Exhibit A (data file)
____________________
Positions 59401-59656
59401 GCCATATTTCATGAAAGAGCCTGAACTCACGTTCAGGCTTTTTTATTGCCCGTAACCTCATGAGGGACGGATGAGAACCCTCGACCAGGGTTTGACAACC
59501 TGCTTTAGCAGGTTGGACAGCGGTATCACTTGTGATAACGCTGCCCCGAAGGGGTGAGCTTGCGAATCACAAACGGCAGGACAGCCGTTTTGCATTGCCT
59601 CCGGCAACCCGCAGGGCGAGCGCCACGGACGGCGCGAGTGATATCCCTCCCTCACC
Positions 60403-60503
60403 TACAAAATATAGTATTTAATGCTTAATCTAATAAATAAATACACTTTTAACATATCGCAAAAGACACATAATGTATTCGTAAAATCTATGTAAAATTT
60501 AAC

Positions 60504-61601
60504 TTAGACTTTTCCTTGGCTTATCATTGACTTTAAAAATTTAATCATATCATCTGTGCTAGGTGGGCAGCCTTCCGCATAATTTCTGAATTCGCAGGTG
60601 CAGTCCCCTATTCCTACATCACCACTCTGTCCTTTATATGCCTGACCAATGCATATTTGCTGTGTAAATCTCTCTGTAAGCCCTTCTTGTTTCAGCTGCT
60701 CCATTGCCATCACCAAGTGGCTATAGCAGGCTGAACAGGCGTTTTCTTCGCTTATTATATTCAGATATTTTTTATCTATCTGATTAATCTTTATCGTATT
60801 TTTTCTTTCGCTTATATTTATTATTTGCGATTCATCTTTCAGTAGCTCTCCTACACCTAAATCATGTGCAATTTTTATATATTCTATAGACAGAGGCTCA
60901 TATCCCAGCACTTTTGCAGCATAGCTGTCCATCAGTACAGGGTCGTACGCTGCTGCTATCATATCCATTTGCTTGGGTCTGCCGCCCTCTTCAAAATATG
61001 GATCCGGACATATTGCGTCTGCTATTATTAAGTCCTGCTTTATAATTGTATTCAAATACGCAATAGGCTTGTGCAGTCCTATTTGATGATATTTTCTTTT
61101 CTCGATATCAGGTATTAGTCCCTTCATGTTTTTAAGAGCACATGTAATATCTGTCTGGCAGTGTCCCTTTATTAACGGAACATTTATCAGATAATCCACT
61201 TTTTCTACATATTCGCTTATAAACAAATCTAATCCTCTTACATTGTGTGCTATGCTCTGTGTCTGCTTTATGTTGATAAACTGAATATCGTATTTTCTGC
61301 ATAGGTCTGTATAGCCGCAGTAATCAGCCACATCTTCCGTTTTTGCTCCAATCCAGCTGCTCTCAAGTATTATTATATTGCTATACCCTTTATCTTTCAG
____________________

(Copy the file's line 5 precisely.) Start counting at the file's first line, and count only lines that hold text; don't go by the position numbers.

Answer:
Positions 60403-60503